English | ISBN: 0199860793 | 2012 | 240 pages | PDF | 3 MB
Terry Pinkard draws on Hegel’s central works as well as his lectures on aesthetics, the history of philosophy, and the philosophy of history in this deeply informed and original exploration of Hegel’s naturalism. As Pinkard explains, Hegel’s version of naturalism was in fact drawn from Aristotelian naturalism: Hegel fused Aristotle’s conception of nature with his insistence that the origin and development of philosophy has empirical physics as its presupposition. As a result, Hegel found that, although modern nature must be understood as a whole to be non-purposive, there is nonetheless a place for Aristotelian purposiveness within such nature. Such a naturalism provides the framework for explaining how we are both natural organisms and also practically minded (self-determining, rationally responsive, reason-giving) beings. In arguing for this point, Hegel shows that the kind of self-division which is characteristic of human agency also provides human agents with an updated version of an Aristotelian final end of life.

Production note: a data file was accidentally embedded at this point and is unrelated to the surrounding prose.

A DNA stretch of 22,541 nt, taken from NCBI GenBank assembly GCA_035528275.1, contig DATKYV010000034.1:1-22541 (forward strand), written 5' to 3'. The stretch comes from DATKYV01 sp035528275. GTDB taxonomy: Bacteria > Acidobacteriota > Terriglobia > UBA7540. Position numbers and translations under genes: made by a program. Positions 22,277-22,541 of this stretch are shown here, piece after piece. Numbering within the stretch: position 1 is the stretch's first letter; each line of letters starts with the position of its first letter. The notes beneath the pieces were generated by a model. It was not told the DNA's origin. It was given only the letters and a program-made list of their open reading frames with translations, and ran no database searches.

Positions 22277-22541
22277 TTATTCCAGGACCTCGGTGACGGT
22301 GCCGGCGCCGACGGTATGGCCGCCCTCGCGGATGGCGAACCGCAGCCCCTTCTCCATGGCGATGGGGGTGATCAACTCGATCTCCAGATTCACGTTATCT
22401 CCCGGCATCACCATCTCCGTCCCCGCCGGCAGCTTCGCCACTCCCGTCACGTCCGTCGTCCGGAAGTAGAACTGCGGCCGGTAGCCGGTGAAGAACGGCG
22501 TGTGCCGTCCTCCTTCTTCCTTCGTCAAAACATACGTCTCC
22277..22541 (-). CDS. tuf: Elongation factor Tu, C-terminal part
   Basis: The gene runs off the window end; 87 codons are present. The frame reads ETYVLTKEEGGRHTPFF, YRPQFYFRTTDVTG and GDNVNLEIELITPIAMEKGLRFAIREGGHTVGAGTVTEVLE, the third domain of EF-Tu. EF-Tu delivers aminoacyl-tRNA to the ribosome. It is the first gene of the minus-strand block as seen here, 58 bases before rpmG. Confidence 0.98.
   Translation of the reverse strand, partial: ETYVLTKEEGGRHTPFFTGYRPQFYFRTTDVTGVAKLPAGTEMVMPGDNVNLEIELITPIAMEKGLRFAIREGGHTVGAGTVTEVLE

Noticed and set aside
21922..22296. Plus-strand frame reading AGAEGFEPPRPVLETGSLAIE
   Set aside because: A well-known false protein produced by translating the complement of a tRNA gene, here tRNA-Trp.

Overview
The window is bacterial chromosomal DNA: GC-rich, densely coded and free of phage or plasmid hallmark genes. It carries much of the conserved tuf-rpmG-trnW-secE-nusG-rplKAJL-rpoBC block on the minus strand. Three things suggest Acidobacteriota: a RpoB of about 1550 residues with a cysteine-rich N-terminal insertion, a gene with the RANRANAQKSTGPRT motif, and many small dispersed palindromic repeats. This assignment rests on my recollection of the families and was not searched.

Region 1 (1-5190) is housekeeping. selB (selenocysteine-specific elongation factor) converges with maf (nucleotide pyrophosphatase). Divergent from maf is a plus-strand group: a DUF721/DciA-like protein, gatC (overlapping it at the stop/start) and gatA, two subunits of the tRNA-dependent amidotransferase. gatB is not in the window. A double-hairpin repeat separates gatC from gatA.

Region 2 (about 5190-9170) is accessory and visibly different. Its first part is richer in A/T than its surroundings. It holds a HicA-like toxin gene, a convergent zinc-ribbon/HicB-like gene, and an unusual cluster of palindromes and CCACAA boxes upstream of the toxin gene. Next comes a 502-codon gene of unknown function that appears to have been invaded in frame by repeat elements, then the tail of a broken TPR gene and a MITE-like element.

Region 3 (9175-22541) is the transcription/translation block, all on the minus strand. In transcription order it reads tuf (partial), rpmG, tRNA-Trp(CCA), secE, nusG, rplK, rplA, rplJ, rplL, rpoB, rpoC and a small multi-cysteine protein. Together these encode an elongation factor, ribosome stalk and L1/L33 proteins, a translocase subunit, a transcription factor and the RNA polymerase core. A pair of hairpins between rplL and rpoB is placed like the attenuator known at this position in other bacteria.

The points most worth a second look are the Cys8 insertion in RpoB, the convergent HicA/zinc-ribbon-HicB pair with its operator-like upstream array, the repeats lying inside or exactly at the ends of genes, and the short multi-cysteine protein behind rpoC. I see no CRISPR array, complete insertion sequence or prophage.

Pinkard treats this conception of the final end of “being at one with oneself” in two parts. (more…)